We’ve now have National Work-Life Week in October each year – a time when both employers and employees are encouraged to consider both their well-being in the workplace and their work-life balance as a whole. For women in particular, a quality work-life balance can be difficult to achieve. We have a tendency to put everyone and everything before our own wellbeing, forgetting that sometimes we must put ourselves first to ensure we can be strong to support our partners, our children, and our businesses.
A work-life balance is something we should be working towards all year round, but National Work-Life Week is a great way to highlight the benefits, not just personally, but for organisations as well.
Organised by Working Families, as part of National Work-Life Week, theWednesday is ‘Go Home On Time Day’. Research has shown that many parents work far more than their contracted hours, and more than 10% of UK employees work over 50 hours a week.
So what can we, as businesswomen, do to promote a healthier way of balancing work and life? The national week can give a focus if you are trying to change things in your workplace. Working Families has provided a toolkit for employers to help business owners see how a happier, more balanced workforce can actually work in their favour. Large employers, such as Lloyds and Centrica, have taken part in the campaign.
Flexible working is a highly valued commodity in today’s workforce, and in most cases is only available to senior, higher-paid members of staff. In some cases, I think businesses – particularly small companies – are worried about the impact on service levels if they offer flexible working, and there are areas of work where there are more challenges. I know I had that worry with my own business when we first introduced working-from-home and flexible working options.
The most important factor to come from this week, in my opinion, should be encouraging employers to promote that they are – as the toolkit states – Happy to Talk Flexible Working. Employees should be encouraged to ask for flexible working if it will help their work-life balance. Sure, not all tasks can be made flexible, but many can and employees shouldn’t be afraid to at least ask and open discussions. Sometimes, employees can come up with workable options the employer hadn’t even thought of.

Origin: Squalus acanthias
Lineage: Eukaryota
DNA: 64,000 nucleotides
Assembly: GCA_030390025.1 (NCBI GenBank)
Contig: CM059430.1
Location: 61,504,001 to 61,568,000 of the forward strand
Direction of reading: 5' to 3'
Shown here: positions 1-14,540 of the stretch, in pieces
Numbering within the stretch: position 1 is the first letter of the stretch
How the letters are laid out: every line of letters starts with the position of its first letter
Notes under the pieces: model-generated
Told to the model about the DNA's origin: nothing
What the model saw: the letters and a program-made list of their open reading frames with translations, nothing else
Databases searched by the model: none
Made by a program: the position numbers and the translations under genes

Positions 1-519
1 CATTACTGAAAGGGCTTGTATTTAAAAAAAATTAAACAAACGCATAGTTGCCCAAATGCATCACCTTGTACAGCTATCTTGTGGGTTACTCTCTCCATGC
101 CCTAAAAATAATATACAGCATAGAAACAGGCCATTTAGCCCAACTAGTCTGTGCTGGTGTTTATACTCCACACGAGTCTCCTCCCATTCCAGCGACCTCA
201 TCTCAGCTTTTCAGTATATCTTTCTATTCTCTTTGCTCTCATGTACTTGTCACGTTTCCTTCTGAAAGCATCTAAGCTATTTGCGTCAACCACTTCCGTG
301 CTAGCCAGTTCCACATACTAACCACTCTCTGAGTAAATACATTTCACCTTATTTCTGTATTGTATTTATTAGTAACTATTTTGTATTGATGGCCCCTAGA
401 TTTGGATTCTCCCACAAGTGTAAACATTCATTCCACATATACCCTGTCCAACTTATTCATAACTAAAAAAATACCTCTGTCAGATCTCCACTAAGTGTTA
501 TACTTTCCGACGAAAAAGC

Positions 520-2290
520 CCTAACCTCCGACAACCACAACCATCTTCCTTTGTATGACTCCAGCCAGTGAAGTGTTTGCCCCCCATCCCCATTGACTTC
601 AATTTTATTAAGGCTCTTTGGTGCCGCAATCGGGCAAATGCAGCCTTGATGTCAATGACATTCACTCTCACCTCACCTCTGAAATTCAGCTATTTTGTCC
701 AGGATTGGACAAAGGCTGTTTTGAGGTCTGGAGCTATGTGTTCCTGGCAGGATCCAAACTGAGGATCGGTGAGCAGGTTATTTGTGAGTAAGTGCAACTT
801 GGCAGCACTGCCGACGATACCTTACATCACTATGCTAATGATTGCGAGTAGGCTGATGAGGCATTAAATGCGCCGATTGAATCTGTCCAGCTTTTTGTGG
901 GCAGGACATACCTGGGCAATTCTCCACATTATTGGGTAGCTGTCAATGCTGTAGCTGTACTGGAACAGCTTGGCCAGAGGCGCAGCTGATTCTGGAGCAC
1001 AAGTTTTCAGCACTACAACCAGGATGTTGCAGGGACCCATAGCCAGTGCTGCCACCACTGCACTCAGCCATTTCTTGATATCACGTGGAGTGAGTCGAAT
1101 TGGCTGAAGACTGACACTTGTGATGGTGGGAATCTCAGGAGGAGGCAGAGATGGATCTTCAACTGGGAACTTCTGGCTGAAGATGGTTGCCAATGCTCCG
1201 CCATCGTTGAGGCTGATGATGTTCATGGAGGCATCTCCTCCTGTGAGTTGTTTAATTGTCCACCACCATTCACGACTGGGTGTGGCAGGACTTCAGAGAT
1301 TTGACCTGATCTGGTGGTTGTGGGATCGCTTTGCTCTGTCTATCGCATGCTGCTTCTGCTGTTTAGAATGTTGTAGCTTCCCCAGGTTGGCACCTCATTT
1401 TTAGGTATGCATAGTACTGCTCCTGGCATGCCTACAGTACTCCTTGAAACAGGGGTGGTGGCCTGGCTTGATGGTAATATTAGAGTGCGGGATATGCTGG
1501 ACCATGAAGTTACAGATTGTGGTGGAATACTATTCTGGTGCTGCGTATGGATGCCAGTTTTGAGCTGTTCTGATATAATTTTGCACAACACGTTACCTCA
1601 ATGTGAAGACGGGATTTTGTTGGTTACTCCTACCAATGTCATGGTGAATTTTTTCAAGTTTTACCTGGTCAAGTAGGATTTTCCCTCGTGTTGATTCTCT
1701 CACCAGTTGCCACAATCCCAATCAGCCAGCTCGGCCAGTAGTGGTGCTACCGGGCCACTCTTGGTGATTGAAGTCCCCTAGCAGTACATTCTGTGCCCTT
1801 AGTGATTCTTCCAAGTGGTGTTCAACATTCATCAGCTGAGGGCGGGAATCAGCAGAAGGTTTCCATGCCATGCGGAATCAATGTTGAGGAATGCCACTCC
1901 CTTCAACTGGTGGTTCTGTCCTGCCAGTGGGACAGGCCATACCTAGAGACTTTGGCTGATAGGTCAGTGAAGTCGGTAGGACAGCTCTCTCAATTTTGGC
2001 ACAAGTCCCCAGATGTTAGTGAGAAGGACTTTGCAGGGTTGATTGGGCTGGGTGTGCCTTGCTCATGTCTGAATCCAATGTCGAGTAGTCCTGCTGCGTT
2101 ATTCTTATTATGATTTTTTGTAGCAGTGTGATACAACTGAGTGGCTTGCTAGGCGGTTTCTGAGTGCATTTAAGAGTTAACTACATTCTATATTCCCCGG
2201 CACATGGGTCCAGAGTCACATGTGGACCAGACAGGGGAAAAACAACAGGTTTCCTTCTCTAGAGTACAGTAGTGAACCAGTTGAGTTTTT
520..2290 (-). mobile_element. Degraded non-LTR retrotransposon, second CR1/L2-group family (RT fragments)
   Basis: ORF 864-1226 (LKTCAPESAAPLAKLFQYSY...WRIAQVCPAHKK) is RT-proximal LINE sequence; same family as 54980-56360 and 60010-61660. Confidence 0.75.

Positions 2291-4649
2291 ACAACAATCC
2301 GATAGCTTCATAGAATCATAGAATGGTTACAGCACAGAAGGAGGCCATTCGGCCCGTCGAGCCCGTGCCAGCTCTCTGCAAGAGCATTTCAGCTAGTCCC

Use Digital Devices Appropriately
Smartphones, tablets and laptops make our lives easier, or at least to some extent. What they can also do is encourage an ‘always working’ environment. It’s become all too easy to check your email last thing at night before you go to bed, over breakfast, or even on holiday. All this contributes to less downtime and genuine relaxation.
I’ve heard many a business owner – and employee – say they feel better knowing that they’ve checked in, even on their day off, but what is this doing to our health? What does this say to our families and children?
Companies should encourage employees to use their digital devices to work more flexibly, not to work longer. It’s a great benefit to have the freedom to choose when and where to work. That’s the way these devices should help. Mindfulness should be encouraged to ensure we are fully paying attention to the matter in hand, whether that’s work, or family time.
Promote Family-Friendly Policies
When you start a business, a lot of time goes into the ‘staff handbook’. This lays out company policy on items such as parental leave policies, or company benefits such as discounted or free massage or gym memberships. When you start a new job, you should be given a copy of the handbook as part of an induction process and the handbook should be made available to you at any point. It’s easy to forget these matters however, so people lose sight of what they’re entitled to.
As part of National Work-Life Week, companies are encouraged to promote their work-life policies and offerings so as to remind people about what’s available.
In general, I think women are more likely, as employees and business owners, to request and promote work-life practices but, particularly in larger companies, can be worried about the impact on their careers. We shouldn’t be afraid to open discussions about what can, after all, benefit us all.
Image: Work-life balance via Shutterstock
Latest posts by Lianne Wilkinson (see all)
- Productivity through flexibility: not just for National Work-Life Week - October 9, 2016
- Five great apps to improve mobile working - June 29, 2016
- Why aren’t women turning ‘dreaming’ into ‘doing’? - May 18, 2016